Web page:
• Liver and/or kidney damage
  • Memory loss
  • Heart failure 
  • Increased risk of cancer

Do Not Mix Alcohol and Opioids

Do not mix alcohol with prescription medications, particularly opioids, as this can lead to slowed breathing, impaired judgement, overdose, and/or death. 

Signs of Intoxication/Overdose

Taking oxycodone combined with alcohol can lead to severe consequences and elevate the risk of overdose. Signs of overdose include: 

  • Loss of consciousness/fainting
  • Confusion/disorientation
  • Poor motor control
  • Cold/clammy to touch 
  • Fingernails and lips have purple/blue color
  • Vomiting 
  • Slowed breathing and heart rate

Medical intervention—such as naloxone treatment—is required in case of overdose to avoid death. 

Call 911 If...

If you think someone is having an opioid overdose (e.g., slowed or stopped breathing, disoriented, blue lips), call 911 immediately.


If you or your loved one are battling an alcohol and/or oxycodone addiction, it is important to seek out treatment. There are different treatment options, depending on the situation and individual’s needs.

Signs of Addiction

It is not always easy to recognize an addiction problem in someone you know. Common signs of oxycodone/alcohol addiction include: 

  • Lack of control: Is unable to stay away from oxycodone and/or alcohol.
  • Negative impact on life: Career, family/personal life, and hobbies are affected as a direct result of substance misuse.
  • Lack of focus: Cannot focus on anything beyond intense cravings for substances,
  • Physical effects: Needs more of the substance for desired effects and/or experiencing withdrawal symptoms when not using.

Emergency Treatment  

If an opioid overdose is suspected, naloxone can be given to reverse the effects of an overdose. Narcan (naloxone)—either injected into muscle or sprayed into the nose—binds to opioid receptors in the brain, and can help stop the overdose for a period of time.

In March 2023, the Food and Drug Administration (FDA) approved Narcan Nasal Spray as an over-the-counter (OTC) emergency treatment for opioid overdose. 

Keep the person awake/alert if possible, and stay with them until EMS has arrived. Medical attention should be sought after the use of Naloxone. 

Inpatient Treatment

Inpatient treatment is provided in special units of hospitals or medical clinics. It offers both medical detoxification (to help the individual through physical withdrawal symptoms) and rehabilitation services. The individual in inpatient treatment generally lives in the center anywhere from a month to a year.

Inpatient treatment centers often have phases of treatment, with different expectations and activities during each phase. These programs are best for individuals who have very serious substance use disorders who need additional support to get and stay sober. 

Outpatient Treatment

Outpatient treatment is offered in health clinics, community mental health providers, counselors offices, hospital clinics, and residential programs. Outpatient treatment programs vary—some require daily attendance, whereas others meet a couple of times per week.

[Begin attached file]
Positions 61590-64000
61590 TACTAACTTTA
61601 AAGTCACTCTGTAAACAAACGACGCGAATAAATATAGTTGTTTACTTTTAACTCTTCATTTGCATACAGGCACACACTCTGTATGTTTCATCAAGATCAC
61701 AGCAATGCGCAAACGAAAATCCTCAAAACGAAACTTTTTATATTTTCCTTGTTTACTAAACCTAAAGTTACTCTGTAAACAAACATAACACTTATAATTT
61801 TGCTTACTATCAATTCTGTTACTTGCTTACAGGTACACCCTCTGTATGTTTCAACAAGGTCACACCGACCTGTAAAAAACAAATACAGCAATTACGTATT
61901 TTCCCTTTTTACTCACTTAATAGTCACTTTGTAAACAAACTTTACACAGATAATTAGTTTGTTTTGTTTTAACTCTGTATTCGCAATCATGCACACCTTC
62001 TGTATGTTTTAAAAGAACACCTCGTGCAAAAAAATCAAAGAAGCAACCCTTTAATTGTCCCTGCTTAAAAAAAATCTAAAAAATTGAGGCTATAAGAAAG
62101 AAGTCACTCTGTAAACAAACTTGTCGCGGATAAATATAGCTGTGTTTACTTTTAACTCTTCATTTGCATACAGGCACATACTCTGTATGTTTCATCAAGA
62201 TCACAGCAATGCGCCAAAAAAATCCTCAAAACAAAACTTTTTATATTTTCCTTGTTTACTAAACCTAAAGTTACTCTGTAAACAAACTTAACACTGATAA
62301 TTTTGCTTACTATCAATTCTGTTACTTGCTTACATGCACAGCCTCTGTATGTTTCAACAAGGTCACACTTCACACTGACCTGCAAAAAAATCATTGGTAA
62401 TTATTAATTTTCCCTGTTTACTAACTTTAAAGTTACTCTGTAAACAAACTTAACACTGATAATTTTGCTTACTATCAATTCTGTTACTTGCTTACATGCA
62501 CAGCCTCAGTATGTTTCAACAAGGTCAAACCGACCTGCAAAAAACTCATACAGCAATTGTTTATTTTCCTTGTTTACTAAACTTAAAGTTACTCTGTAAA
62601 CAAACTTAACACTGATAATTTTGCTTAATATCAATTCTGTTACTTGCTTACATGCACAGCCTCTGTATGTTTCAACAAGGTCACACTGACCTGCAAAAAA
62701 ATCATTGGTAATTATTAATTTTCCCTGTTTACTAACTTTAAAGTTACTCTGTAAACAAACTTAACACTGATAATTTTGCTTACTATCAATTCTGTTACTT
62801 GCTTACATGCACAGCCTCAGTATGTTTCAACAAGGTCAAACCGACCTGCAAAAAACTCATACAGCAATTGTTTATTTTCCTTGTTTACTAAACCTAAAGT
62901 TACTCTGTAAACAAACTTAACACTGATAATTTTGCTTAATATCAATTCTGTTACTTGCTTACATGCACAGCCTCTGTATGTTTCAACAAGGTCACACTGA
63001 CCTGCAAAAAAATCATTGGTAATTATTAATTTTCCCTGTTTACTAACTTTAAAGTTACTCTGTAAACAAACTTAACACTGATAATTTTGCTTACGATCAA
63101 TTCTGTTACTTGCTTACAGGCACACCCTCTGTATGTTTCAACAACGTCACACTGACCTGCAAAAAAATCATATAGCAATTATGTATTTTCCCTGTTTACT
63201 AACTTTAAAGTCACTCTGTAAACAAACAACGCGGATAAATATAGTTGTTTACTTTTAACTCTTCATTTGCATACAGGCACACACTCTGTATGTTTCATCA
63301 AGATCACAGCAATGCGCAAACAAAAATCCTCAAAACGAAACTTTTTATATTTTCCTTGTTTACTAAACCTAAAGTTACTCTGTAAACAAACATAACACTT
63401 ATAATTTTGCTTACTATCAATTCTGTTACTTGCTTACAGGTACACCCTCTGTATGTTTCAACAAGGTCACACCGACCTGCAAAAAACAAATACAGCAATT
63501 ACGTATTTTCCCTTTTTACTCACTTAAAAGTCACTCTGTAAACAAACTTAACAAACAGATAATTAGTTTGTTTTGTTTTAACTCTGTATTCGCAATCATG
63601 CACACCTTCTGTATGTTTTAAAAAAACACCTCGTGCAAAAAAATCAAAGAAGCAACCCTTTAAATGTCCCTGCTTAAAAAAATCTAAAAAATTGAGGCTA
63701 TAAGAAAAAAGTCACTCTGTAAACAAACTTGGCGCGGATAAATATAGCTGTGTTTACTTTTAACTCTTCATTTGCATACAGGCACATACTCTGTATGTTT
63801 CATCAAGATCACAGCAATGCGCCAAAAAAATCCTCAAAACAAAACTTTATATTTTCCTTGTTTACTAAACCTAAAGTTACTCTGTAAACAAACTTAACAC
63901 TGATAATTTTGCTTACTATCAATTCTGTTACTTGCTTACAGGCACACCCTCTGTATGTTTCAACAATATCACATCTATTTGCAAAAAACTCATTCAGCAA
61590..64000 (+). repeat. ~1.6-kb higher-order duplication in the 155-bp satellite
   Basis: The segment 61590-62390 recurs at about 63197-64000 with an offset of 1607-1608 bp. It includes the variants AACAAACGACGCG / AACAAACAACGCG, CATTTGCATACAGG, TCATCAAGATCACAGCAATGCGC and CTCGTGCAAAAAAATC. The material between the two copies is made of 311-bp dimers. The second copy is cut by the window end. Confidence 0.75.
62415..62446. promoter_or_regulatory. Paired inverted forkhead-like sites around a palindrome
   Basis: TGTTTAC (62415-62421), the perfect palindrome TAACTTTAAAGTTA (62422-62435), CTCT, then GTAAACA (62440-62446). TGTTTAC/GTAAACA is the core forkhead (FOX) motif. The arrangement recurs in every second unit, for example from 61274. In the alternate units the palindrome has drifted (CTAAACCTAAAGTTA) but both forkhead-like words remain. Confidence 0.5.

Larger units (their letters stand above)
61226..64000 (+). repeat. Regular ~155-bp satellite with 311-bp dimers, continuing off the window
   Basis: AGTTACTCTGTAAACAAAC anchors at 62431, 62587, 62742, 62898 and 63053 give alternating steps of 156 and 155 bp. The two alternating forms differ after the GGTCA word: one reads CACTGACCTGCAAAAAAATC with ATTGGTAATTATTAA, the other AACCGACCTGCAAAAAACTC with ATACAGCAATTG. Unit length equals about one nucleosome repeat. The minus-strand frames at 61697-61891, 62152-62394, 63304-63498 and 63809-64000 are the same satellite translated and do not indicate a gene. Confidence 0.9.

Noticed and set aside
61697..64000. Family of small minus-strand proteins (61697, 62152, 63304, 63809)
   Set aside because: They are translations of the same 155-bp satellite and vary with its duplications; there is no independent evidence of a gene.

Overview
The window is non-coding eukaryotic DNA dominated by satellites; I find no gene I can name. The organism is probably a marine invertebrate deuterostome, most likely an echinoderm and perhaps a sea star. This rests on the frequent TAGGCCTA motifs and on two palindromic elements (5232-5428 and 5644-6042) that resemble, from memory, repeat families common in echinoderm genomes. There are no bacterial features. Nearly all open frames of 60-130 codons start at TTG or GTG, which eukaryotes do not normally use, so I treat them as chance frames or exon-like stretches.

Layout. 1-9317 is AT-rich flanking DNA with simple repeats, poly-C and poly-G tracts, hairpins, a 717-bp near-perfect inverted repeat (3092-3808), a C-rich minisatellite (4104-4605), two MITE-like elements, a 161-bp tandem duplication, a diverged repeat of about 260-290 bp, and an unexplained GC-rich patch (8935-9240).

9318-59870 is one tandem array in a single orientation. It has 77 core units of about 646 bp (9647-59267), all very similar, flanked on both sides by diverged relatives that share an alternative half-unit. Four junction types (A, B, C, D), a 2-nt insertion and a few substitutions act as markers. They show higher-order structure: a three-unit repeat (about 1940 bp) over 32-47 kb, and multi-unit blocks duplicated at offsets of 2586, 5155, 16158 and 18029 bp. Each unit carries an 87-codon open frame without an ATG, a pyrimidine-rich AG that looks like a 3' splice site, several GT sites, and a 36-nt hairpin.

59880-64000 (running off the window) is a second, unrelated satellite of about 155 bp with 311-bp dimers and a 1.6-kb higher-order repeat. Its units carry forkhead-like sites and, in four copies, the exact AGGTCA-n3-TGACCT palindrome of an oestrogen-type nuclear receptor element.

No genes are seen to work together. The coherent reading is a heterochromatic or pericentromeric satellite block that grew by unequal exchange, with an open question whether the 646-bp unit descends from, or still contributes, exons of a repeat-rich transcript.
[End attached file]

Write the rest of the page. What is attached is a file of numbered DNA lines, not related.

Most outpatient programs last anywhere from two months to a year. People who do best in an outpatient program generally are willing to attend counseling, have a strong support system, housing, and reliable transportation to get to their treatment sessions. 

A Word From Verywell

Mixing alcohol and oxycodone can have dangerous and dire consequences. Speak with your healthcare provider if you have any questions or concerns about drinking alcohol while taking oxycodone.

If you or a loved one are battling addiction, the Substance Abuse and Mental Health Services of American (SAMHSA) has a national helpline that offers free, confidential, 24/7, 365-day-a-year treatment referral and information service for individuals and families facing mental and/or substance use disorders.

Call 1-800-662-HELP (4357) for referrals to local treatment facilities, support groups, and community-based organizations. For more mental health resources, see our National Helpline Database.

7 Sources
Verywell Health uses only high-quality sources, including peer-reviewed studies, to support the facts within our articles. Read our editorial process to learn more about how we fact-check and keep our content accurate, reliable, and trustworthy.
  1. Centers for Disease Control and Prevention. Alcohol screening and brief intervention for people who consume alcohol and use opioids.

  2.  U.S. National Library of Medicine, MedlinePlus. Oxycodone.

  3.  Centers for Disease Control and Prevention. Opioid overdose.

  4. National Institute on Alcohol Use and Alcoholism. Alcohol’s effects on the body.

  5. US Department of Health and Human Services. Non-fatal opioid overdose and associated health outcomes: Final summary report.

  6. Weathermon R, Crabb DW. National Institute on Alcohol Abuse and Alcoholism. Alcohol and medication interactions. Alcohol Research & Health.

  7. Substance Abuse & Mental Health Services Administration. What Is substance abuse treatment? A booklet for families.